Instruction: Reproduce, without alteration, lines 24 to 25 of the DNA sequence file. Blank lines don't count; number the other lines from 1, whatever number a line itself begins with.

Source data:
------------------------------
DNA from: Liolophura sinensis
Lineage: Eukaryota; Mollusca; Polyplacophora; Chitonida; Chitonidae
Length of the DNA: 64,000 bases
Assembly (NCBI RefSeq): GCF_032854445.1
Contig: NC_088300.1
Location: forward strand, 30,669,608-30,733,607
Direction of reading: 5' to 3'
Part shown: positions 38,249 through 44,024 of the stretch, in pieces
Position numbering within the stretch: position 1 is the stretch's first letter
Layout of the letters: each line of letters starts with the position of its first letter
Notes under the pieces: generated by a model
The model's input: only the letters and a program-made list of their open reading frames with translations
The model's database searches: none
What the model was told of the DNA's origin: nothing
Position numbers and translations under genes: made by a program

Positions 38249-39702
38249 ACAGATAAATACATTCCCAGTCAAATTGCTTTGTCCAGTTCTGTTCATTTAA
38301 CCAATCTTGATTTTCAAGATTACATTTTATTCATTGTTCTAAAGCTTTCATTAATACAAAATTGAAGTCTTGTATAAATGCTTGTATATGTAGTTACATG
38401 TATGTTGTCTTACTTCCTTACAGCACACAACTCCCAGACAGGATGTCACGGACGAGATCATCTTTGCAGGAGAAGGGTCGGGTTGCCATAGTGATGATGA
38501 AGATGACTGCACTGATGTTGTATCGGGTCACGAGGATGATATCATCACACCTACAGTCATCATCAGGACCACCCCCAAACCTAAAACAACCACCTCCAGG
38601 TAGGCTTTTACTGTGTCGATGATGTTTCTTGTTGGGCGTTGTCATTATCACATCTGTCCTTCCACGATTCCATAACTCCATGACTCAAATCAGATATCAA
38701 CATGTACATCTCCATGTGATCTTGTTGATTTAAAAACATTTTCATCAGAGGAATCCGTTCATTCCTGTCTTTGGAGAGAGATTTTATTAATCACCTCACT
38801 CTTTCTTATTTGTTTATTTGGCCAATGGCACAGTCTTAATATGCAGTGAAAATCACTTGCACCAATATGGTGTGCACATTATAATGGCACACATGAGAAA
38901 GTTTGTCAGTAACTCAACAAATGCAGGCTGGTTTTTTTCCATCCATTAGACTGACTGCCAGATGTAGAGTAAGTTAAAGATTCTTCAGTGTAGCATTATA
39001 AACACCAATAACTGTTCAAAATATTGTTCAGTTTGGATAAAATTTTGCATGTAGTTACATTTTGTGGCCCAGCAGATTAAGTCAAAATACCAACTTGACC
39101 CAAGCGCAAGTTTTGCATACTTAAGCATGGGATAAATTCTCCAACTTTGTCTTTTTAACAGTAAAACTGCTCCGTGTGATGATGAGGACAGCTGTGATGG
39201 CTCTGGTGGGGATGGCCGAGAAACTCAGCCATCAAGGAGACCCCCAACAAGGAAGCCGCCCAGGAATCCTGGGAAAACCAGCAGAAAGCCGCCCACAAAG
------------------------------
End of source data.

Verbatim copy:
38901 GTTTGTCAGTAACTCAACAAATGCAGGCTGGTTTTTTTCCATCCATTAGACTGACTGCCAGATGTAGAGTAAGTTAAAGATTCTTCAGTGTAGCATTATA
39001 AACACCAATAACTGTTCAAAATATTGTTCAGTTTGGATAAAATTTTGCATGTAGTTACATTTTGTGGCCCAGCAGATTAAGTCAAAATACCAACTTGACC